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In the ongoing debate around the National Reciprocity bills moving in Congress, many of the proponents for gun rights attempt to draw an analogy between concealed carry permit and drivers licenses. Is this valid?

By valid, would the current versions of the bill make driving and carrying procedures equal? Is there a bare minimum for drivers licenses, either through regulations or back doored via requirements placed on funding, established by the federal government? Could the same be said for carrying?

closed as primarily opinion-based by user1530, JonathanReez, bytebuster, user 1, Noah Dec 13 '17 at 17:07

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    Interesting question because driving is widely considered a privilege while carrying isn't by a lot of people. – user3528438 Dec 8 '17 at 3:19
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    @user3528438 That would be a second order consideration, and much more abstract than the current scope of the question. – Drunk Cynic Dec 8 '17 at 3:21
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    The current version of the bill requires a photo ID and either a concealed carry permit or that you reside in a state where concealed carry is allowed without a permit. It does not require that the concealed carry permit itself has a photo. So even a flimsy handwritten paper permit (like mine) would have to be honored. I don't know about the rest of your question... it seems like you're asking a very subjective opinion on analogousness. – Joe Dec 8 '17 at 3:30
  • related especially the deleted answer. – user9389 Dec 8 '17 at 21:04
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Summary: You could argue that Article IV, Section 1 of the Constitution provides concealed carry permits the same protection as driver's licenses.

I'm not sure this answers your question, but Article IV, Section 1 of the United States Constitution states:

Full Faith and Credit shall be given in each State to the public Acts, Records, and judicial Proceedings of every other State. And the Congress may by general Laws prescribe the Manner in which such Acts, Records and Proceedings shall be proved, and the Effect thereof.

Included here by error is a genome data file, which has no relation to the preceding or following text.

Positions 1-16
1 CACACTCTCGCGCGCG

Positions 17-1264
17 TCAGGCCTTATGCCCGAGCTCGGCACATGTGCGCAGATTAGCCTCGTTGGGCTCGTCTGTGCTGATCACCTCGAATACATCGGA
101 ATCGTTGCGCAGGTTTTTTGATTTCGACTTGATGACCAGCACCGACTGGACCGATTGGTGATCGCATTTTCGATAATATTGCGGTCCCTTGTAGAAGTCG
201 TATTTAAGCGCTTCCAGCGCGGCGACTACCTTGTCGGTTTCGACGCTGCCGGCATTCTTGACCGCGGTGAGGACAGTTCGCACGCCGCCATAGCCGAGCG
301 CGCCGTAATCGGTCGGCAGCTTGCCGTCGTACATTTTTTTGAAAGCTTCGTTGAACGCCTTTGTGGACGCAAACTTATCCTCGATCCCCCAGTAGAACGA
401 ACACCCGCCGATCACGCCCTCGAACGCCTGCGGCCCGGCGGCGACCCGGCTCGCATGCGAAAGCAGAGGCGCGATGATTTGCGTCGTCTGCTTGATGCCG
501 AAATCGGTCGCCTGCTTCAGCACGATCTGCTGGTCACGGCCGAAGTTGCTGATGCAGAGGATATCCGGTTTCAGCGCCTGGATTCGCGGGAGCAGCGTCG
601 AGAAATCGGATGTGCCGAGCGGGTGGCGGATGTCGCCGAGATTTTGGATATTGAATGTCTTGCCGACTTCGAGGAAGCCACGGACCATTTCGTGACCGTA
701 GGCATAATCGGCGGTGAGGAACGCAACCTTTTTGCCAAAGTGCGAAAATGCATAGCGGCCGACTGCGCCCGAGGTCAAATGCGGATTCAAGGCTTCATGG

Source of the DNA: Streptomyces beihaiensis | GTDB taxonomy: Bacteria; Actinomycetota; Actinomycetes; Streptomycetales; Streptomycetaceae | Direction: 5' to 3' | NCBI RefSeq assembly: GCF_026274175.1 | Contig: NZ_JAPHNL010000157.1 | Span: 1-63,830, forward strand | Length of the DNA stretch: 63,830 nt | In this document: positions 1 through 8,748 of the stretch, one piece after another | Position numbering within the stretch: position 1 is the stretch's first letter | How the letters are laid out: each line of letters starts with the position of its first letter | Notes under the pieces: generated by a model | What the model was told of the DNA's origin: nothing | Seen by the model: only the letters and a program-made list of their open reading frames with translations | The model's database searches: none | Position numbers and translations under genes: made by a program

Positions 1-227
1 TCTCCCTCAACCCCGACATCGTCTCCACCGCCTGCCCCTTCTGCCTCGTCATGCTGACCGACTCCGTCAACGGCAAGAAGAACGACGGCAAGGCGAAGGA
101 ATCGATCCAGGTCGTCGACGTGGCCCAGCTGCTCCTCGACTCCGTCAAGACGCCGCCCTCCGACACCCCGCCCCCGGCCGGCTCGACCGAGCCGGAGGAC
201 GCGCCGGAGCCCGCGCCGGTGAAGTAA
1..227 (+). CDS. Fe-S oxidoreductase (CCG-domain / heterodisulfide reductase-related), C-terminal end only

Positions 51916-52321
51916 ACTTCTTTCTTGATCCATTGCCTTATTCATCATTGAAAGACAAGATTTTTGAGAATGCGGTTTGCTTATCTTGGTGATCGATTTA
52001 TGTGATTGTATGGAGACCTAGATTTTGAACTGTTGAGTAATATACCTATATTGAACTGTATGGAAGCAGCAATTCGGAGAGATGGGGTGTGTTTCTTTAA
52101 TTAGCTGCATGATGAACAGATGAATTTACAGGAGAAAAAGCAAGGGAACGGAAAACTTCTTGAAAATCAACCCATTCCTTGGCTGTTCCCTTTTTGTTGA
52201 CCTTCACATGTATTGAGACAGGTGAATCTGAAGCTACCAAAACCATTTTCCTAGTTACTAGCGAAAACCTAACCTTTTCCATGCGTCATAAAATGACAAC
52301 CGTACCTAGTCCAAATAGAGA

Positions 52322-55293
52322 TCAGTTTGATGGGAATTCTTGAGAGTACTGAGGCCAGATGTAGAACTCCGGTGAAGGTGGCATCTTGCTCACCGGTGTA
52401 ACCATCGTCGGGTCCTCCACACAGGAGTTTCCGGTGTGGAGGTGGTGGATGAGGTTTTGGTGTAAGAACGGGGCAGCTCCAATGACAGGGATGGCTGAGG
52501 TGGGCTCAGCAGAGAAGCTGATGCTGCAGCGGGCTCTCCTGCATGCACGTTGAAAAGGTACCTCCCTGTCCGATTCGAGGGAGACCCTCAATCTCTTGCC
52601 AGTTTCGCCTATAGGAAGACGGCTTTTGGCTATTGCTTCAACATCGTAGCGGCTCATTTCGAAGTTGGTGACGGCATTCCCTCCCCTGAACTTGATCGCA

This is generally read to mean each State must honor other States' marriage licenses, birth certificates, and driver's licenses, for example.

However, the last sentence allows Congress to decide to what extent these official acts must be honored. For example, the Defense of Marriage Act explicitly says that one State need not recognize another State's homosexual marriages. The Act was later found unConstitutional by the Supreme Court, but serves as a somewhat famous recent example.

You could argue that, since there Congress has passed no laws restricting the recognition of concealed carried permits, reciprocity already exists. However, I don't know the legal status of this argument.

Note: some people incorrectly believe that states must recognize each others driver's licenses because of the Driver's License Compact. However, this compact is actually slightly different, and not all 50 States have signed it. Despite this, all 50 states must recognize each others' driver's licenses.

  • Recommend past tensing DOMA. – Drunk Cynic Dec 8 '17 at 5:14
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    @DrunkCynic Done-- I actually knew that already, but figured it was a good "famous" example – barrycarter Dec 8 '17 at 5:18
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  1. In theory yes. The Federal Government can create laws related to the cooperation of two states and the transportation of people and materials over their boarders (Interstate Commerce Clause) so they can set the law. The Full Faith and Credit Clause means that all states must respect legal documentation of the other states.

  2. There is no laws governing non-comercial driver's lisences at the Federal level though commercial lisencees must be at least 21 per federal law. Similarly, the issuing of conceal carry permits is not federally mandated beyond background check rules. At contention is the division of "Shall issue" and "May issue" states. Shall Issue means that, if you meet all requirements then there is nothing stopping you from getting the Conceal Carry Permit. May Issue means that if you meet all the requirements, the State does not have to issue the permit. Should the proposed law pass, it would give an advantage to Shall Issue gun permits and would push the threshold of encroachment on the May Issue states. These definitions do not speak to the ease of getting a permit under shall verses may, but the trend tends to be May Issue states will make it more difficult to obtain one. Arizona offers its citizen conceal carry as a default right and requires no permit.